30-year-old Lebogang Morare is one of the few black, female chartered accountants in South Africa. She shares where it all began as well as her success tips to the youth
What, exactly does your job entail?
I am a chartered accountant by profession and I currently work as an internal auditor at Standard Bank. My job entails providing an independent assurance that the organisations risk management, governance and internal control processes are operating effectively.
What sparked your interest in this field and what do you enjoy about it?
I joined the profession due to having an interest in accounting back in high school and when I did my research on what career I would like to follow I came across a chartered accountant career. Not only was it focused on Accounting but it had other fields that one could branch out into, therefore offering more opportunity. These fields are taxation, financial management or auditing.
Journey us into how you became a charted accountant, Is there an institution you have to be under to be a recognised CA?
My journey began by enrolling with a South African Institute of Chartered Accountants (SAICA) accredited university to do my bachelor’s degree, which took three years, plus a year postgrad degree. I then did my first board examination ( Initial Test of Competence), joined EY to do articles for three years. I then did my second board examination (APC) during my second year of articles. I registered with SAICA after completing my articles and passing the second board exam to obtain a membership number and to be a part of a professional body. But all this wasn’t without challenges as it took me 8 years to complete my qualification instead of 6 years.
Describe your busiest day?
My busiest day is when I am auditing a client on their governance, processes, risk management and controls in the company, attending meetings and sessions with the Internal Audit team to work on team goals that we want to achieve for the year.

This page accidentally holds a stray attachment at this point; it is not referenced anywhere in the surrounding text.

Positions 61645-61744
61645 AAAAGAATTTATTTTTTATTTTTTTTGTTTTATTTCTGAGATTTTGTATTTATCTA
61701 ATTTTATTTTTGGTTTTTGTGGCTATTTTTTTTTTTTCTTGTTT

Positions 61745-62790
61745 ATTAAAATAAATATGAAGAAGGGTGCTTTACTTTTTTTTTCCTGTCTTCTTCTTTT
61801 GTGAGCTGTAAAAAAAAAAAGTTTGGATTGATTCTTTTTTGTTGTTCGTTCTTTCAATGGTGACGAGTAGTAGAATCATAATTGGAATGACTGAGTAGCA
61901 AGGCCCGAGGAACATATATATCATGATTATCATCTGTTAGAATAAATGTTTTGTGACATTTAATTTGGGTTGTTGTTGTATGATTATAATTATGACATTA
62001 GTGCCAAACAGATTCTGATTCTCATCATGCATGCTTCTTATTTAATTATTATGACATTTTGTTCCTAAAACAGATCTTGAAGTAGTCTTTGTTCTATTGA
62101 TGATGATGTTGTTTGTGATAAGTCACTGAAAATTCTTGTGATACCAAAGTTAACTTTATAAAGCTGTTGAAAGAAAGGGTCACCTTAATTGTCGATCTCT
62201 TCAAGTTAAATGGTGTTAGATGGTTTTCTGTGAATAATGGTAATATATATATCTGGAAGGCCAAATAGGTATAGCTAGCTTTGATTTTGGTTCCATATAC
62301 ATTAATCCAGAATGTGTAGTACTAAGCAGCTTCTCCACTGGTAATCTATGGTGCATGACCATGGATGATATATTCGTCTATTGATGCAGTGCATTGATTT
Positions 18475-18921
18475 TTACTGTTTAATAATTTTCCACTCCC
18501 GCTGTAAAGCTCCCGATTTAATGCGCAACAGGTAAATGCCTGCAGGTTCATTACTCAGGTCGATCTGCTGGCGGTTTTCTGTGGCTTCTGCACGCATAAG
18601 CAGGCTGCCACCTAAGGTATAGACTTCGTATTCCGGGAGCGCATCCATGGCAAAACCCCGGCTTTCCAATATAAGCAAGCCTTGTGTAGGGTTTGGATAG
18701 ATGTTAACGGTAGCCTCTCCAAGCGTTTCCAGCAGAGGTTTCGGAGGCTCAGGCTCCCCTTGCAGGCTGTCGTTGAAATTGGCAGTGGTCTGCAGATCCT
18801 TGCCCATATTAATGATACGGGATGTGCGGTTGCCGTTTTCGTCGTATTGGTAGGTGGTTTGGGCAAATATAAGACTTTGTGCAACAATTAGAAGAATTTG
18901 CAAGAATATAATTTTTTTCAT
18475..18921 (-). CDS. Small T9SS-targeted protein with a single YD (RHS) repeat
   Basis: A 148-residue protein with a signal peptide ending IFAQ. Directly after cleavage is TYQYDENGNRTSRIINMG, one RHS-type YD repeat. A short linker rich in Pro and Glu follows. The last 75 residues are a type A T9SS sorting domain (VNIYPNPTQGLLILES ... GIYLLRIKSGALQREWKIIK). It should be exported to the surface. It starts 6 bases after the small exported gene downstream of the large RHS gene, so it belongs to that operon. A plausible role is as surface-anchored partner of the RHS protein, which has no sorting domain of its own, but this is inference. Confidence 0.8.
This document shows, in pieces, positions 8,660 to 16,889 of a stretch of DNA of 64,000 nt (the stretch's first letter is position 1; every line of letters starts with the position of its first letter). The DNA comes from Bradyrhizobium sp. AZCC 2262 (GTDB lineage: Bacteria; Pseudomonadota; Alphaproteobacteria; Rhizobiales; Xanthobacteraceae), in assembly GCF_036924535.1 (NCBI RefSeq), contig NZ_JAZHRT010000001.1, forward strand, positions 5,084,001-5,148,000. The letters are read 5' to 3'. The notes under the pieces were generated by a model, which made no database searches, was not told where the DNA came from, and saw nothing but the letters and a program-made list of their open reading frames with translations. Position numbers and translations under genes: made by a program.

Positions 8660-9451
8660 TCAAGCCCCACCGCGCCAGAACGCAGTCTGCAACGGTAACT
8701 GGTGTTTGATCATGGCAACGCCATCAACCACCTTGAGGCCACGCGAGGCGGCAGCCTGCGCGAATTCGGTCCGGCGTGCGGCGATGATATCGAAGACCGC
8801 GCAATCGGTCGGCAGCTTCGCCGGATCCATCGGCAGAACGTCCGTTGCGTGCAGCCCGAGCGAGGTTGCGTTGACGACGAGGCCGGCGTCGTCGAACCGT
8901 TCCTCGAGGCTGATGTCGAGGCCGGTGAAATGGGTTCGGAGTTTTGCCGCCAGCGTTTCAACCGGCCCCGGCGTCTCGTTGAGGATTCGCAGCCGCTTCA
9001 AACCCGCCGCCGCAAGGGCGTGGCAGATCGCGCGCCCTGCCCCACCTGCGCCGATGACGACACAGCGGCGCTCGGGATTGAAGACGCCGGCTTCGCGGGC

What skills and personality traits does one need to be successful in this field?
You need to have good communication skills as you engage with different clients, you have to be a team player, resilient, have people’s skills, tolerance, decision making skills and discipline to meet deadlines.
What is the best career advice you have received that you still apply to your job?
There are a number of CA’s, what makes you different and what do you do daily to set you apart from the rest? I apply this to my career every day.
What have been your challenges and highlights as a CA?
Challenges include managing disputes when discussing audit findings with clients. At times there are tight deadlines and you have to work around the clock to meet these deadlines. It’s a highlight for me when clients see the value I add to the service I give them.
Who and what do you credit your success to?
I give credit to the Almighty for giving me the gift and also channeling my life to achieve what I have achieved thus far in my life. My family who have supported me throughout, my mentor who has helped me focus on my goals and myself, for having the discipline and focus to be where I am.
A 2016 report by the Association of Black Accountants of South Africa stated that there are still few black CAs in SA, why do you think is the reason?
The reason for a few Black CA’s could be because of lack of funding, support and lack of knowledge of the profession.
How can young black people break into this career?
To be honest, I think that not all young black people are exposed to the profession and it is individuals like us who should take that initiative to create awareness. Not only create awareness but also be involved in organisations such as ABASA (Association for the advancement of Black Accountants of South Africa), Thuthuka Education Upliftment Fund, be mentors for upcoming CA’S, establish organisations especially in disadvantaged schools to expose young people to the profession as this will enable young black people to break into this career. “It takes a community to raise a child” and I strongly believe that if we live up to this statement and focus on what the ultimate goal is we can achieve greatness and also increase the number of Black CA’s in our country. And if one person wants to bring change, more can follow. “You must be the change you want to see in the world” Mahatma Gandhi.
What is your advice to young people who want to be successful in industries they are passionate about?
Don’t always see failure as a stopping point but see it as a first attempt in learning. I may have taken two more years to obtain my qualification, but that didn’t stop me from what I always wanted to achieve. It didn’t discourage me from focusing on my goal it only made me stronger and learn the qualities that I now use in my profession.
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